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TV executives are optimistic despite spotty early ratings

While some new shows are struggling for viewership, networks are not declaring any disasters yet.

October 01, 2003|Greg Braxton | Times Staff Writer

With the first official week of the fall season under their belts, television network executives are keeping their fingers away from the panic button so far, despite the less-than-certain showings of some new offerings.

Even as ABC's "Threat Matrix," Fox's "Luis" and NBC's "Whoopi" struggle in total viewership and NBC's "Miss Match" and "Coupling" have fallen short of expectations, several executives said there are no true immediate disasters among the new crop.

Adding to the cautious optimism: Such returning series as "The West Wing," "ER," "8 Simple Rules for Dating My Teenage Daughter," "JAG," "Survivor" and "My Wife and Kids" have started the season with strong performances.

Each of the big three networks had something to crow about. CBS said it was pleased with the strong debuts of many of its new dramas. NBC boasted that the network remains dominant in its target audience of 18-to-49-year-olds, the demographic desired most by advertisers. ABC maintained it is the only major network with significant ratings growth from last year. Most of Fox's new shows won't be unveiled until after the baseball playoffs in October.

Final Nielsen Media ratings for the first week of the season -- Sept. 22 through last Sunday -- which were released Tuesday, show that the only new series to make the top 10 in terms of viewership was CBS' comedy "Two and a Half Men" starring Charlie Sheen.

"We're thrilled overall with the first week," said NBC Entertainment President Jeff Zucker, adding his prediction that the networks would finish roughly the same as last year, with NBC tops in the 18-to-49 demographic and CBS No. 1 in total viewers.

ABC Entertainment President Susan Lyne said, "We're feeling good, and we remain cautiously optimistic. We have many more weeks to go, and some of our shows are in very tough time periods."

Other new shows that opened well, besides CBS' "Two and a Half Men," were that network's "Cold Case," "The Handler," "Joan of Arcadia" and "Navy NCIS"; and ABC's "Hope & Faith" and "I'm With Her."

Zucker said he was pleased with the performance of the new Thursday comedy "Coupling," calling it the top-rated new comedy in the 18-to-49 demographic.

But others, particularly outside of NBC, were quick to jump on its performance, noting the comedy attracted only 15.2 million, down significantly from the "Will & Grace" lead-in with 20.2 viewers. "ER," which followed "Coupling, scored more than 23.2 million viewers.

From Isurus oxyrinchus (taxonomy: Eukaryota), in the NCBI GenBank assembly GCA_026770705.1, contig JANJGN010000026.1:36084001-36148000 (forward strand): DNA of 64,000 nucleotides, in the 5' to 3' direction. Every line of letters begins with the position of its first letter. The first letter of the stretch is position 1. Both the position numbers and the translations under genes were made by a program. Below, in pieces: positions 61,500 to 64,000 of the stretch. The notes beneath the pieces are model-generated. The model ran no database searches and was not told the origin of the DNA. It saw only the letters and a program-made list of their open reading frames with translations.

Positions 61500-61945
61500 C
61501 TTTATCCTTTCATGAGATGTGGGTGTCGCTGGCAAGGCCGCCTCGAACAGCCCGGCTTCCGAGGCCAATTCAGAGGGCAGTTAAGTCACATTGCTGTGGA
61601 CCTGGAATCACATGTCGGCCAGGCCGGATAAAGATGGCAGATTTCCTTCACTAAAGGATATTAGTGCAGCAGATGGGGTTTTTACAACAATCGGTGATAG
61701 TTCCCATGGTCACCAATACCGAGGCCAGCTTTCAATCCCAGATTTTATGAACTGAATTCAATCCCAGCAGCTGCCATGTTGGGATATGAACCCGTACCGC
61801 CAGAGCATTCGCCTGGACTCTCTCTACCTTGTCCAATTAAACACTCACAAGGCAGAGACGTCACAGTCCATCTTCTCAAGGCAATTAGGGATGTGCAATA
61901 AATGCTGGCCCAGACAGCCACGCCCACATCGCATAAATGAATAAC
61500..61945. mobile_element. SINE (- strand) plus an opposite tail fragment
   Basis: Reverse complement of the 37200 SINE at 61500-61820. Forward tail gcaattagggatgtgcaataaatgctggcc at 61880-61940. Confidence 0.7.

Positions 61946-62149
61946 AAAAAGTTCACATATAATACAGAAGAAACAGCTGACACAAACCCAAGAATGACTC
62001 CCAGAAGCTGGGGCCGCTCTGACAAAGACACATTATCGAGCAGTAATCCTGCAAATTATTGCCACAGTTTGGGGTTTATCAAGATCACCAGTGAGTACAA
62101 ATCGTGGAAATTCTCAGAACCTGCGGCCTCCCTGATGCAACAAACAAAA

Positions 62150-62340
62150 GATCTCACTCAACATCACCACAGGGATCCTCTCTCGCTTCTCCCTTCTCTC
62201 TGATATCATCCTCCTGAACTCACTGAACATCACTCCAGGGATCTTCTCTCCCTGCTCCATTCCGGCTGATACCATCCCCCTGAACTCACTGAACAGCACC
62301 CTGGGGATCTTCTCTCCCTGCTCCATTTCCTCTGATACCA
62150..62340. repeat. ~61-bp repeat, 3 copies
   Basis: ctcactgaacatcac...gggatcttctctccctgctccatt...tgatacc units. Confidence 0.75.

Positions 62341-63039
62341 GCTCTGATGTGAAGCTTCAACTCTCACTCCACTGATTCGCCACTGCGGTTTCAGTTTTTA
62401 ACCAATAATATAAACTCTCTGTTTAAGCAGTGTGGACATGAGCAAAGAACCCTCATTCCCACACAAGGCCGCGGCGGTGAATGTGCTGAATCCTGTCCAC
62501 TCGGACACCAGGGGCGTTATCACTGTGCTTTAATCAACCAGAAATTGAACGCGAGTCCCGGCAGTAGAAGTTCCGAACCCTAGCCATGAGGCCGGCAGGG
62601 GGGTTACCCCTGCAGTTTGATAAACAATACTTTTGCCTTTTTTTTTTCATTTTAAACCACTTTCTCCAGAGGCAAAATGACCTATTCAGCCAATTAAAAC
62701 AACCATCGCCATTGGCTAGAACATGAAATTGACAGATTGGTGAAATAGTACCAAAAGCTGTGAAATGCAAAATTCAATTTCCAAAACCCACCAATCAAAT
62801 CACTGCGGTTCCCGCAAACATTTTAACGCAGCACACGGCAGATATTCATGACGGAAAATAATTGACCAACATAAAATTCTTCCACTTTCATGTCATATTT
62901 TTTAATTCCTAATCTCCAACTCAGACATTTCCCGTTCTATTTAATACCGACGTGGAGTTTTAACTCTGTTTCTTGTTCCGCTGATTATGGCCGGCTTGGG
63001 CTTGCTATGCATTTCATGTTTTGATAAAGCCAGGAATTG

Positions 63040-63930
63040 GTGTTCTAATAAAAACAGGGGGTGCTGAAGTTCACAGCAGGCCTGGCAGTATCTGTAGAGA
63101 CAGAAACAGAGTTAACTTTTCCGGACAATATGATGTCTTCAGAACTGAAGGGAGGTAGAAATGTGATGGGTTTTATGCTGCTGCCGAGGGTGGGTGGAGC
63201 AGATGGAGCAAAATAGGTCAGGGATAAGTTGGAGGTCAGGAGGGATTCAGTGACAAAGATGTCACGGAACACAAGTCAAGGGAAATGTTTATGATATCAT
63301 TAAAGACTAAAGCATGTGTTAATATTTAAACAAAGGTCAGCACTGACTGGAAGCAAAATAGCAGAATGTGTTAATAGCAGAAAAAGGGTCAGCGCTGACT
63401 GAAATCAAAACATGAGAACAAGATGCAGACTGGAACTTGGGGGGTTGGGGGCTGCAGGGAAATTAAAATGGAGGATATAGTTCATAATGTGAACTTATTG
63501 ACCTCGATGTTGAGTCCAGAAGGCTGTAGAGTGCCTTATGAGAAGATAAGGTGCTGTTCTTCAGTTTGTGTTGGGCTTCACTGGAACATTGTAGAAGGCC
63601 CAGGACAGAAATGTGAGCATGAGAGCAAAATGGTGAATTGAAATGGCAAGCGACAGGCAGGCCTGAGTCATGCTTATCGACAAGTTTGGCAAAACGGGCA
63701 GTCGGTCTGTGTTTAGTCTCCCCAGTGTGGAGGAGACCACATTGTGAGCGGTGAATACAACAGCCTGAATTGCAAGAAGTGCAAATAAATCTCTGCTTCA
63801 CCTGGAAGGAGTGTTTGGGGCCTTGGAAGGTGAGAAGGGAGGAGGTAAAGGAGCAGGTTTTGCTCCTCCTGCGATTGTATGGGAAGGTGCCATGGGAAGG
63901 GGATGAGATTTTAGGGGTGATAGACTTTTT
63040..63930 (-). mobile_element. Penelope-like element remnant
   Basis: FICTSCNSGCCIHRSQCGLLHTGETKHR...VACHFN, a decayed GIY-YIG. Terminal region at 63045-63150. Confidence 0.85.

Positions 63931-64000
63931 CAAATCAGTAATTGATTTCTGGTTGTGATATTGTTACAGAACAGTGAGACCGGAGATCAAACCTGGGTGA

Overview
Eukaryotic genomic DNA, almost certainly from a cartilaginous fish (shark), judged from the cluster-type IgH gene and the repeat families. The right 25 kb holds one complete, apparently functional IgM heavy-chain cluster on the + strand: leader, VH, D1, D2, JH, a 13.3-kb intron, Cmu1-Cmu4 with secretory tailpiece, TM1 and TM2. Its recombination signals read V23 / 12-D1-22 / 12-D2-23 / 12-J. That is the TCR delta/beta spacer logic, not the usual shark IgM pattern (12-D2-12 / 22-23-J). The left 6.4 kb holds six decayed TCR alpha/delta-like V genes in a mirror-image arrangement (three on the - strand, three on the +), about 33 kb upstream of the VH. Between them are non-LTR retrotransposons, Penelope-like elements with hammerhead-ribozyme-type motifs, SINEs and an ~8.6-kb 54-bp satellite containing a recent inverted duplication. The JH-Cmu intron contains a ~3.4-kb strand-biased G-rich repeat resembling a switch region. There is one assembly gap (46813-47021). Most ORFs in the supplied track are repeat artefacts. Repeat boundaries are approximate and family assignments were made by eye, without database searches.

"They have to be devastated with those results," said an executive at a rival network, who asked not to be identified.

New series that have more of a question mark on their unveiling include NBC's "Miss Match," which was trounced by its main competition, "Joan of Arcadia," last Friday; "Whoopi" and "Happy Family" and ABC's "10-8." Shows that appear to be in more trouble include Fox's "Luis" and ABC's "Threat Matrix," but network executives said there are no immediate plans to bench those series.

Although outsiders often focus on the raw numbers for series, success and failure of particular shows often depends as much on the network's expectations and the show's performance with particular target audiences. ABC executives note "Threat Matrix" is in one of prime time's toughest time slots on Thursdays at 8 p.m., battling against CBS' "Survivor: Pearl Islands" and NBC's "Friends." "We would love to see higher numbers, but it's doing about what we expected," Lyne said. "It's the toughest time period to put a new show, and as long as it's working creatively for us, and it continues to grow in its second half hour, we'll be pleased."

One of CBS' underachievers appears to be "The Brotherhood of Poland, New Hampshire," the latest effort by David E. Kelley, the creator of "The Practice" and "Ally McBeal." The drama, which debuted last Wednesday at 10 p.m. against the juggernaut of NBC's "Law & Order," attracted little more than 8 million viewers.

But CBS' top research executive, David Poltrack, was upbeat about the future of "Brotherhood," saying the debut was hurt by the two-hour installment of a new edition of "The Bachelor" as well as a lack of compatibility with its lead-in, the finale of "Big Brother 4."

"There really wasn't much of a fit between 'Big Brother' and 'Brotherhood,' " he said, adding that the comedy lead-in of "King of Queens" and "Becker" in coming weeks will be more of a match. "We feel we will get some significant resampling, because they are both vehicles that appeal to 35-plus and older audiences. This is a show that we have modest expectations for, and it needs some patience."

UPN executives said they were pleased with their new comedies, particularly "Eve" and "All of Us," while the WB's programming chief Jordan Levin expressed confidence in the network's Friday night slate that includes "All About the Andersons" and "Like Family." Those shows, Levin said, appeal to younger audiences.



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